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Effects of relaxation on psychobiological wellbeing during pregnancy : a randomized controlled trial

Urech, Corinne and Fink, Nadine S. and Hoesli, Irène and Wilhelm, Frank H. and Bitzer, Johannes and Alder, Judith. (2010) Effects of relaxation on psychobiological wellbeing during pregnancy : a randomized controlled trial. Psychoneuroendocrinology, Vol. 35, H. 9. pp. 1348-1355.

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Official URL: http://edoc.unibas.ch/dok/A6005704

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Abstract

Prenatal maternal stress is associated with adverse birth outcomes and may be reduced by relaxation exercises. The aim of the present study was to compare the immediate effects of two active and one passive 10-min relaxation technique on perceived and physiological indicators of relaxation. 39 healthy pregnant women recruited at the outpatient department of the University Women's Hospital Basel participated in a randomized controlled trial with an experimental repeated measure design. Participants were assigned to one of two active relaxation techniques, progressive muscle relaxation (PMR) or guided imagery (GI), or a passive relaxation control condition. Self-reported relaxation on a visual analogue scale (VAS) and state anxiety (STAI-S), endocrine parameters indicating hypothalamic-pituitary-adrenal (HPA) axis (cortisol and ACTH) and sympathetic-adrenal-medullary (SAM) system activity (norepinephrine and epinephrine), as well as cardiovascular responses (heart rate, systolic and diastolic blood pressure) were measured at four time points before and after the relaxation exercise. Between group differences showed, that compared to the PMR and control conditions, GI was significantly more effective in enhancing levels of relaxation and together with PMR, GI was associated with a significant decrease in heart rate. Within the groups, passive as well as active relaxation procedures were associated with a decline in endocrine measures except epinephrine. Taken together, these data indicate that different types of relaxation had differential effects on various psychological and biological stress systems. GI was especially effective in inducing self-reported relaxation in pregnant women while at the same time reducing cardiovascular activity.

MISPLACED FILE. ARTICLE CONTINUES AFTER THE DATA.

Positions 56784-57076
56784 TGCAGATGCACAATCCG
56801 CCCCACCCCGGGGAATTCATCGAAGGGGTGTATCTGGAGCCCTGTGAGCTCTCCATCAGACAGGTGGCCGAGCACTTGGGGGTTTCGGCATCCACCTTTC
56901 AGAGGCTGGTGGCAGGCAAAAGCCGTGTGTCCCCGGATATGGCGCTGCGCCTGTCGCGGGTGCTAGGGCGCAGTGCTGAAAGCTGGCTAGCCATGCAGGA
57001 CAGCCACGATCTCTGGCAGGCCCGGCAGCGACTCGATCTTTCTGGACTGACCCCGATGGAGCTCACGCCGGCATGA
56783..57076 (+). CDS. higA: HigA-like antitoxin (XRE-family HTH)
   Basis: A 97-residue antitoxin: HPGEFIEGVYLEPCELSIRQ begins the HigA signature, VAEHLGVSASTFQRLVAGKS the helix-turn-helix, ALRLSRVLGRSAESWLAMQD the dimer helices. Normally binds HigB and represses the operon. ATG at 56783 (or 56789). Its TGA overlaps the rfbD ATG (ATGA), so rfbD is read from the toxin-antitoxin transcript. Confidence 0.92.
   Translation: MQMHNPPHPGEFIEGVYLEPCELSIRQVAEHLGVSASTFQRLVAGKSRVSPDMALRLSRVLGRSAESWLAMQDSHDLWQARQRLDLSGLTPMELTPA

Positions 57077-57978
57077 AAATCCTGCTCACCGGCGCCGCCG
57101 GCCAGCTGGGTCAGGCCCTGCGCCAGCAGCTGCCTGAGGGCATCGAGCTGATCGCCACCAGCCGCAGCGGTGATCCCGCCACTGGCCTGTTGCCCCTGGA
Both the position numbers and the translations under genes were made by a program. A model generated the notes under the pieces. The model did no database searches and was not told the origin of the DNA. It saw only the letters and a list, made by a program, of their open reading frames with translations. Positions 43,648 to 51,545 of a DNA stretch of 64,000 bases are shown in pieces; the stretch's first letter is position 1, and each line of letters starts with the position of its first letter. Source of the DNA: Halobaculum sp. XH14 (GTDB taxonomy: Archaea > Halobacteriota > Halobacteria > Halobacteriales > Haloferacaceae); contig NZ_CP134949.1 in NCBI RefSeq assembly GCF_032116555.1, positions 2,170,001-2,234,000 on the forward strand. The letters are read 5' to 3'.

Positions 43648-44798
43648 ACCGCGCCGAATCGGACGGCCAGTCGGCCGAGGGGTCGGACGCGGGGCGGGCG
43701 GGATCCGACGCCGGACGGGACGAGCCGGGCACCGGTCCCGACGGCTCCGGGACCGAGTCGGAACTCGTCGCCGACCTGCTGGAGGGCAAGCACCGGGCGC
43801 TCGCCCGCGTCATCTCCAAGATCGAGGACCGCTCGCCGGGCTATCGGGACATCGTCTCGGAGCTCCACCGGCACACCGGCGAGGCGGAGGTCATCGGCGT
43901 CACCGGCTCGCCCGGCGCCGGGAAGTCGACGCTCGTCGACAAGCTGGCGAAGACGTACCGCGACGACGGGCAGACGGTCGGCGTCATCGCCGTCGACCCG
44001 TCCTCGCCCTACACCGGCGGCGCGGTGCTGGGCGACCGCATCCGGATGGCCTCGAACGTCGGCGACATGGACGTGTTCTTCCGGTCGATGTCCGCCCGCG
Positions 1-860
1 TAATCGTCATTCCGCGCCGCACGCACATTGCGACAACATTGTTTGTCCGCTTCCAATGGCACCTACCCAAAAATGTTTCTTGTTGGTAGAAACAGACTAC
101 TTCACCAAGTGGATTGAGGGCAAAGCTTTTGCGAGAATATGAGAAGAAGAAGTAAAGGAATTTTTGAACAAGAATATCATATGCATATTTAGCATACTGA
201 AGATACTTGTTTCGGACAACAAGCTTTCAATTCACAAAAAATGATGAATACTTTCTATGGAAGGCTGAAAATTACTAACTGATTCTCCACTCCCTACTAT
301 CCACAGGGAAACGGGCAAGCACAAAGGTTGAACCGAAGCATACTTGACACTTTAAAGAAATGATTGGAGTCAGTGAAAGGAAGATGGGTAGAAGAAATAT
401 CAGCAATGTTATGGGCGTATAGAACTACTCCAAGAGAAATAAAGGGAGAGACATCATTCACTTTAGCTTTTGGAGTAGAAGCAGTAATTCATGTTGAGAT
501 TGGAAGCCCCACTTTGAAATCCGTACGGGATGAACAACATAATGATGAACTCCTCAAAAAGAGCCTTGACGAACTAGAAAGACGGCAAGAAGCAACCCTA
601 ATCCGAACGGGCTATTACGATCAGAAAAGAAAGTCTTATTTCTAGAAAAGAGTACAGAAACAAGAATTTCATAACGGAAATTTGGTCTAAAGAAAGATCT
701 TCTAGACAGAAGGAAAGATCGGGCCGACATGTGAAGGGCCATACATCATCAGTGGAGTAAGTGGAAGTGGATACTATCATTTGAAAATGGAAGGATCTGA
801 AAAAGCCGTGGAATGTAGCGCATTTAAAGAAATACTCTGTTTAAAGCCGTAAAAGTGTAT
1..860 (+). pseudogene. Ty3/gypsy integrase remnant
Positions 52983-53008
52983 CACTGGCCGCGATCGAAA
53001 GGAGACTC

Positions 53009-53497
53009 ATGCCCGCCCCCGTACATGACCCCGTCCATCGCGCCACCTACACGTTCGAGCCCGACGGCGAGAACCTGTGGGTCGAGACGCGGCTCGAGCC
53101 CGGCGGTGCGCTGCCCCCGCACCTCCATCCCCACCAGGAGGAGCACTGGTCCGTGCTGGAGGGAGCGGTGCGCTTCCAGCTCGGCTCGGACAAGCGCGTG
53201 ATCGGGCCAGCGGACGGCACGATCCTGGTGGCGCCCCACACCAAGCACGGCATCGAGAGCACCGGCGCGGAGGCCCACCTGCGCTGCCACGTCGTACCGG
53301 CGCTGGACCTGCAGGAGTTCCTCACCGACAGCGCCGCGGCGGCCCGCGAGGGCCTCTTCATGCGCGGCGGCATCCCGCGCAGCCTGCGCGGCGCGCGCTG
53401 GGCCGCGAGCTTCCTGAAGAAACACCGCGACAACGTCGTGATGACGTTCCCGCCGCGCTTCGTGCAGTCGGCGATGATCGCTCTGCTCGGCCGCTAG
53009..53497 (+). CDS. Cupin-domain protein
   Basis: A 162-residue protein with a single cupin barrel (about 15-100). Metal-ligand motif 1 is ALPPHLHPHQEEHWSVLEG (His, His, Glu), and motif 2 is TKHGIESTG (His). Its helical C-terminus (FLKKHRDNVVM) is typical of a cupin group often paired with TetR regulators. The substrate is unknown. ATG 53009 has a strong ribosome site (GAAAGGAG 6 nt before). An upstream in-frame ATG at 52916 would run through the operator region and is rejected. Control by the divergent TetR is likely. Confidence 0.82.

Faculties and Departments:03 Faculty of Medicine > Bereich Spezialfächer (Klinik) > Ehemalige Einheiten Spezialfächer (Klinik) > Geburtshilfliche und Gynäkologische Psychosomatik (Bitzer)
03 Faculty of Medicine > Departement Klinische Forschung > Bereich Spezialfächer (Klinik) > Ehemalige Einheiten Spezialfächer (Klinik) > Geburtshilfliche und Gynäkologische Psychosomatik (Bitzer)
03 Faculty of Medicine > Bereich Spezialfächer (Klinik) > Gynäkologie und Geburtshilfe > Geburtshilfe (Hösli-Krais)
03 Faculty of Medicine > Departement Klinische Forschung > Bereich Spezialfächer (Klinik) > Gynäkologie und Geburtshilfe > Geburtshilfe (Hösli-Krais)
UniBasel Contributors:Bitzer, Johannes and Hösli-Krais, Irene M.
Item Type:Article, refereed
Article Subtype:Research Article
Bibsysno:Link to catalogue
Publisher:Elsevier
ISSN:0306-4530
Note:Publication type according to Uni Basel Research Database: Journal article
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Last Modified:08 Nov 2012 16:23
Deposited On:08 Nov 2012 16:21

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